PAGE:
The latest course from Prager University tackles a question not asked often enough about an important period in American economic history:
When you think of the Great Depression, do you also think of President Franklin Roosevelt rescuing the American economy from the abyss? Conventional wisdom holds that FDR's New Deal regulations, such as wage and price controls, helped to end the Depression. But did they? Did FDR really end the Depression?
What if FDR's policies actually extended the Depression by several years, keeping millions of Americans in poverty longer than if the free market had been able to operate as it had in previous economic crashes?
In our latest five-minute video, "Did FDR End or Extend the Depression?" UCLA economist Lee Ohanian explains how FDR's big government policies made the Depression worse, not better. Professor Ohanian's short but informative history lesson will make you sound like an economist the next time you're in a discussion about this crucial era of American history. And if enough people watch it, skepticism about the New Deal could even find its way to high school and college econ classes.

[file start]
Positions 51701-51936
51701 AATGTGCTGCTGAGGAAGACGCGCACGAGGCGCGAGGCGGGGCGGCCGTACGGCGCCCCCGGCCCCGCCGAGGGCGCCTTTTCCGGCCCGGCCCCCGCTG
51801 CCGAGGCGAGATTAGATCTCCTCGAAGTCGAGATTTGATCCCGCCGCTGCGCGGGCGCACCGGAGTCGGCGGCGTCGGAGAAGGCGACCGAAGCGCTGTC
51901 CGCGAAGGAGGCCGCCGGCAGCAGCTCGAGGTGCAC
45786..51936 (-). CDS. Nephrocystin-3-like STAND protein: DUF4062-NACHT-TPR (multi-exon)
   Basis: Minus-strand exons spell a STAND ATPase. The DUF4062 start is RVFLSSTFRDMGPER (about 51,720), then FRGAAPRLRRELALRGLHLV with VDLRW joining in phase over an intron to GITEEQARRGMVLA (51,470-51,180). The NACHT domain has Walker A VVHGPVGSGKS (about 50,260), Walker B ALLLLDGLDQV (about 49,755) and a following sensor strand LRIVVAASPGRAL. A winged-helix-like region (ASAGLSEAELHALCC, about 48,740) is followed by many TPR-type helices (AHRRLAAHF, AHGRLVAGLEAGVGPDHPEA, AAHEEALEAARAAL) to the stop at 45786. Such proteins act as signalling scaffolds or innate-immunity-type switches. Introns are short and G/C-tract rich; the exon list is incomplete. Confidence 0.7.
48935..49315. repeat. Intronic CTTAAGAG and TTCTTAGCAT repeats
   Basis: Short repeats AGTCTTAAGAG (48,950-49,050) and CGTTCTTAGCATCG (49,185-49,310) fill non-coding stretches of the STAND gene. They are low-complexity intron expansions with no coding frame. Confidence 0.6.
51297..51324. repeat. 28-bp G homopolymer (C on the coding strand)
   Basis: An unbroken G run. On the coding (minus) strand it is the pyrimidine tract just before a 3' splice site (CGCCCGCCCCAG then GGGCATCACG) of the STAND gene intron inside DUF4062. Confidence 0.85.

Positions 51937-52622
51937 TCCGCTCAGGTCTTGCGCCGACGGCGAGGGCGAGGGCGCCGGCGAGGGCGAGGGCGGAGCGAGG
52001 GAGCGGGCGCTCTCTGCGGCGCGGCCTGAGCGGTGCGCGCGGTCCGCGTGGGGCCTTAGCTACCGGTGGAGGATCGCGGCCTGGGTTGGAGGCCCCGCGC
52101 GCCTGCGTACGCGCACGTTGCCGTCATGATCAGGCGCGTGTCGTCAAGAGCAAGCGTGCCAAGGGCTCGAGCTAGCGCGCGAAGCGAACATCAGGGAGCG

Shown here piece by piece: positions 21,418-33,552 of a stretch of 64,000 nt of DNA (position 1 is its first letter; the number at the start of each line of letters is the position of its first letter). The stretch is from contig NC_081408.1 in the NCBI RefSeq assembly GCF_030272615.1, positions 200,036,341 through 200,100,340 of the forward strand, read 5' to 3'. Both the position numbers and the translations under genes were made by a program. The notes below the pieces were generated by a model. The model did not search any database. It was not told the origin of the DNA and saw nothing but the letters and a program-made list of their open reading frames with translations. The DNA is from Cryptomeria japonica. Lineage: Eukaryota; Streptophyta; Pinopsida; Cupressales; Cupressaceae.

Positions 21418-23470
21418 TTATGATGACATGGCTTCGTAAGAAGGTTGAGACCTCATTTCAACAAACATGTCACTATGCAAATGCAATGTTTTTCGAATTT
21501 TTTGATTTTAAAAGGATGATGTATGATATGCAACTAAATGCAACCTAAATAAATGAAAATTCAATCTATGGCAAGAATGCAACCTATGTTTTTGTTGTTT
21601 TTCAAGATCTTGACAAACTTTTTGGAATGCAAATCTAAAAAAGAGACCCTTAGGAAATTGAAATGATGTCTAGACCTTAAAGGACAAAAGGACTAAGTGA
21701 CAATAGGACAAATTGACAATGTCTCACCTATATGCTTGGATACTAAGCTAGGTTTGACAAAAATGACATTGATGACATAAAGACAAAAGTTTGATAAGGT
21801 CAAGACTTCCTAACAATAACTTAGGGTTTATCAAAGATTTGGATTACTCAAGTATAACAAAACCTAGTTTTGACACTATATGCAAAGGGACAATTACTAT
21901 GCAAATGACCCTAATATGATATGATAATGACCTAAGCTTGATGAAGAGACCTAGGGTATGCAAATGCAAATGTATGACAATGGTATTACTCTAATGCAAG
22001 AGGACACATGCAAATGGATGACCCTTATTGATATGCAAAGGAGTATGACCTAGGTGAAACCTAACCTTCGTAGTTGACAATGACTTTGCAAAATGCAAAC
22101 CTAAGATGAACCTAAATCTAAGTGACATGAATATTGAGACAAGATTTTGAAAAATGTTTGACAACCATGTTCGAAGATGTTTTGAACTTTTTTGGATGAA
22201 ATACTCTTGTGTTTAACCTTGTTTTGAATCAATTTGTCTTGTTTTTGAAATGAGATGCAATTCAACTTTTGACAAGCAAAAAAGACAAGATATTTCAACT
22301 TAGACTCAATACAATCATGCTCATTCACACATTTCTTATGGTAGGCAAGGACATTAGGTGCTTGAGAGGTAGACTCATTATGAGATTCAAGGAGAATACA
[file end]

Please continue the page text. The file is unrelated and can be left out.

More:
The answer isn't only important in setting the historical record straight. It has great relevance today as Americans continue to look for answers for how we can best get the economy back on its feet. We should at least know what doesn't work.